In addition, we know that school-age programs are eligible to participate in QRIS in 24 states, that includes D.C., and in two territories. However, even the states that include school-age providers report that the rate of participation is often significantly lower than that of early childhood programs. Understandably, the states that mandate participation in quality improvement for programs receiving CCDF funding have the highest rates of participation.
In building TA systems that include school-age specialists, you can get support by reaching out to any of the 50 state after-school networks -- or state after-school associations -- who could help you to recruit, train and supervise coaches or perhaps reaching out to city intermediaries, like those funded by a big Wallace Foundation project, including cities like Denver, New York, Providence and Grand Rapids. If you're going to be doing coaching for school-age programs, there are some key issues or challenges in school-age programs that it's important to be aware of. Right at the top of the list is that most of our staff positions are part-time. People may be working just three hours during after school or may also be adding an hour or more by working in before school, and as a result of these part-time jobs, our staff-turnover rates are higher than in early childhood, typically averaging around 40 percent a year.
And in these times of low unemployment, programs in school age are reporting a staffing crisis and are having a particularly hard time keeping part-time jobs filled. The part-time staff are often hourly employees that may be full-time college students, or they may be holding down a second or even a third job to make ends meet. They often come to us with little formal education on use development, and they may have, furthermore, little time for participating in training or quality-improvement efforts because they're racing in the door, and then they're racing out the door to go to that second or third job.
One strength that we have though is a group of highly educated full-time staff with long retention rates, and these folks form a leadership core for our field. They are often the anchors, of course, for quality-improvement efforts, and a number of states that participated in a peer learning community that we held on quality improvement have decided to focus their system level efforts on building the capacity of their program leaders, and some models have even created a training and support for leaders to become internal coaches.
We think it's very important that states recruit school-age specialists to become part of their coaching cohorts and to prepare all coaches that you may have in your system to work with school-age programs and to really be able to support the needs of the high number of license exempt programs in our field. For example, most school-based or school-run programs are exempt along with many Ys, Boys & Girls Clubs, faith-based organizations, public recreation.
And we also need to really focus on strengthening instructional quality.
Before we leave school age, I want to just take one moment to think specifically about summer programs because summer programs really shift a lot from that part-time day during the school year. Did you know that more than half of the achievement gap can be explained by unequal access to summer activities? Just consider for a second the impact of summer learning loss on reading skills.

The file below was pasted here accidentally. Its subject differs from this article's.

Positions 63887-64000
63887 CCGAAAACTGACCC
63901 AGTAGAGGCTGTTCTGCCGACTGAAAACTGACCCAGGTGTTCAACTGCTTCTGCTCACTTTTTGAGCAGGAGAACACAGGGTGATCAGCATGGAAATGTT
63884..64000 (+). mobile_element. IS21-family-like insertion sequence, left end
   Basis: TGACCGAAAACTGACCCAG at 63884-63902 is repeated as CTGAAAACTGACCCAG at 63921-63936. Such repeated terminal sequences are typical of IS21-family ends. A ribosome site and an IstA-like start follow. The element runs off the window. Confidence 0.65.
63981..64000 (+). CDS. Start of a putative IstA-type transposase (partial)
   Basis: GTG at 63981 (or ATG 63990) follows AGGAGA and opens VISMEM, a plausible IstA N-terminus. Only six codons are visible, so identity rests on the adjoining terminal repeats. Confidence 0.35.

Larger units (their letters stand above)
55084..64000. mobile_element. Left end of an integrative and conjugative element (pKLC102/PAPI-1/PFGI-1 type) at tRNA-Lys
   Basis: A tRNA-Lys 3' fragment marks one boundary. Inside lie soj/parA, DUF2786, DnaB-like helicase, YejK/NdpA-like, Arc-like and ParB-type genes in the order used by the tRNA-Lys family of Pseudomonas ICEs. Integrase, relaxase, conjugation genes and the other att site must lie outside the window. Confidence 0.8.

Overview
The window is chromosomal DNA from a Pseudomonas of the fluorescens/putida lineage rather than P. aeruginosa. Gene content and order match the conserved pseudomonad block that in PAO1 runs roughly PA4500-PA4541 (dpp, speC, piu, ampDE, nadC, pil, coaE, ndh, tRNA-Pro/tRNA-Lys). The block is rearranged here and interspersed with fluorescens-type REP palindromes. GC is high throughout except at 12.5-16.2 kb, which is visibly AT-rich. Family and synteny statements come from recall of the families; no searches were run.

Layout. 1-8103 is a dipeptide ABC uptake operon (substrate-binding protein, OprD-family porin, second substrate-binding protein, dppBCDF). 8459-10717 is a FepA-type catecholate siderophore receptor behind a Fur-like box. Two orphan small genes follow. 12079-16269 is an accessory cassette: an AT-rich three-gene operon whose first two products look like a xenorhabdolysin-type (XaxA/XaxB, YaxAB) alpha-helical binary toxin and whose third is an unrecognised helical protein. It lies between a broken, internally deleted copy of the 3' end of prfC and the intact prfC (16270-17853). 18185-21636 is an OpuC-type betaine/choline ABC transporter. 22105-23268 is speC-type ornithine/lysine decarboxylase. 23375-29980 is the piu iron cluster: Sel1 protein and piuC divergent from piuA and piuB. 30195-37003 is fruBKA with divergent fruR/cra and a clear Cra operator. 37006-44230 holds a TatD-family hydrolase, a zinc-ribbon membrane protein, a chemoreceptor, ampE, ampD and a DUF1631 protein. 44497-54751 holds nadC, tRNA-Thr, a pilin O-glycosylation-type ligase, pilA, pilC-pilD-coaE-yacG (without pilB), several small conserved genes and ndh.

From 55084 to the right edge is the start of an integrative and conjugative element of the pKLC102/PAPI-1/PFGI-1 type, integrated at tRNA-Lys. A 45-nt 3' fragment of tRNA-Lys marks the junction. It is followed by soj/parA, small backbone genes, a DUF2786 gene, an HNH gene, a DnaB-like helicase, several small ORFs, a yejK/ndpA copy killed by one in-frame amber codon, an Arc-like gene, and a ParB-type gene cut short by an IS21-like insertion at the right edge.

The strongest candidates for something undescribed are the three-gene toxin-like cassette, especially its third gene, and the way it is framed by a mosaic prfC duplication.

What the research has shown us is that middle-income children actually gain about one month of reading skill, while low-income children lose three months of reading skill in the summer, and by middle school, this can accumulate to nearly a two-year difference in reading comprehension between low-income children and their more affluent peers. This gap increases the chance that a low-income youth will be less likely to graduate from high school or college, but three to four consecutive summers of high-quality learning and summer programs can get kids reading on grade level.
Often though, there isn't enough access to summer programs, and there are some unique challenges to summer-program quality because there are these long summer days. We tend to hire a lot of new staff, some of whom are quite green, and there's a lack of time for training and for CQI efforts. So, we ask that you pay specific attention with your coaches to summer programs.
Now we're going to shift out of just focus on school age to focus on the full birth-to-12 continuum through an example from Maine. It's my great pleasure to introduce a team from Maine who are doing some very interesting work on their coaching system, and they're going to share how their coaching system is structured, how they, what their TA competencies are, and other innovative practices.
So, I introduce to you Crystal Arbour, who's the Child Care Services Program Manager at the Office Child and Family Services for the Maine Department of Health and Human Services. She's the lead administrator of the CCDF in Maine's state Child Care Subsidy Program. Linda Labas, early-childhood coordinator from the Center for Community Inclusion and Disability Studies at University of Maine, and they're a partner in the Maine Roads to Quality Professional Development Network. And Jill Downs, who manages the technical-assistance system for Maine Roads to Quality and the Professional Development Network. I turn this over now to the team from Maine.